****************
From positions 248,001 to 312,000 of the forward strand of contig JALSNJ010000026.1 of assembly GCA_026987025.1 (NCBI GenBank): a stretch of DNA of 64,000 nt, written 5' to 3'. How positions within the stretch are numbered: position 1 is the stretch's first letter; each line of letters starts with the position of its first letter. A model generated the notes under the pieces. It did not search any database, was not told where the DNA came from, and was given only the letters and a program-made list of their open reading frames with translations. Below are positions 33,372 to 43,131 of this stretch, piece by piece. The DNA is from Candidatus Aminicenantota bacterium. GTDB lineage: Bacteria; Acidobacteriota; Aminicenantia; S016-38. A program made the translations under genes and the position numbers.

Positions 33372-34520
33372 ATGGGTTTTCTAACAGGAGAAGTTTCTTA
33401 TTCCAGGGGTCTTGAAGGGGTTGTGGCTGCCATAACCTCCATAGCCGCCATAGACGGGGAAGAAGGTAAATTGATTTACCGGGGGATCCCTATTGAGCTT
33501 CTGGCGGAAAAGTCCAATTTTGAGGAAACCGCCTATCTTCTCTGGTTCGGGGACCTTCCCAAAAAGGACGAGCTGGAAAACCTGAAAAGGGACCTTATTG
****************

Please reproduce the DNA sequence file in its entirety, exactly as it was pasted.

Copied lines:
From positions 248,001 to 312,000 of the forward strand of contig JALSNJ010000026.1 of assembly GCA_026987025.1 (NCBI GenBank): a stretch of DNA of 64,000 nt, written 5' to 3'. How positions within the stretch are numbered: position 1 is the stretch's first letter; each line of letters starts with the position of its first letter. A model generated the notes under the pieces. It did not search any database, was not told where the DNA came from, and was given only the letters and a program-made list of their open reading frames with translations. Below are positions 33,372 to 43,131 of this stretch, piece by piece. The DNA is from Candidatus Aminicenantota bacterium. GTDB lineage: Bacteria; Acidobacteriota; Aminicenantia; S016-38. A program made the translations under genes and the position numbers.

Positions 33372-34520
33372 ATGGGTTTTCTAACAGGAGAAGTTTCTTA
33401 TTCCAGGGGTCTTGAAGGGGTTGTGGCTGCCATAACCTCCATAGCCGCCATAGACGGGGAAGAAGGTAAATTGATTTACCGGGGGATCCCTATTGAGCTT
33501 CTGGCGGAAAAGTCCAATTTTGAGGAAACCGCCTATCTTCTCTGGTTCGGGGACCTTCCCAAAAAGGACGAGCTGGAAAACCTGAAAAGGGACCTTATTG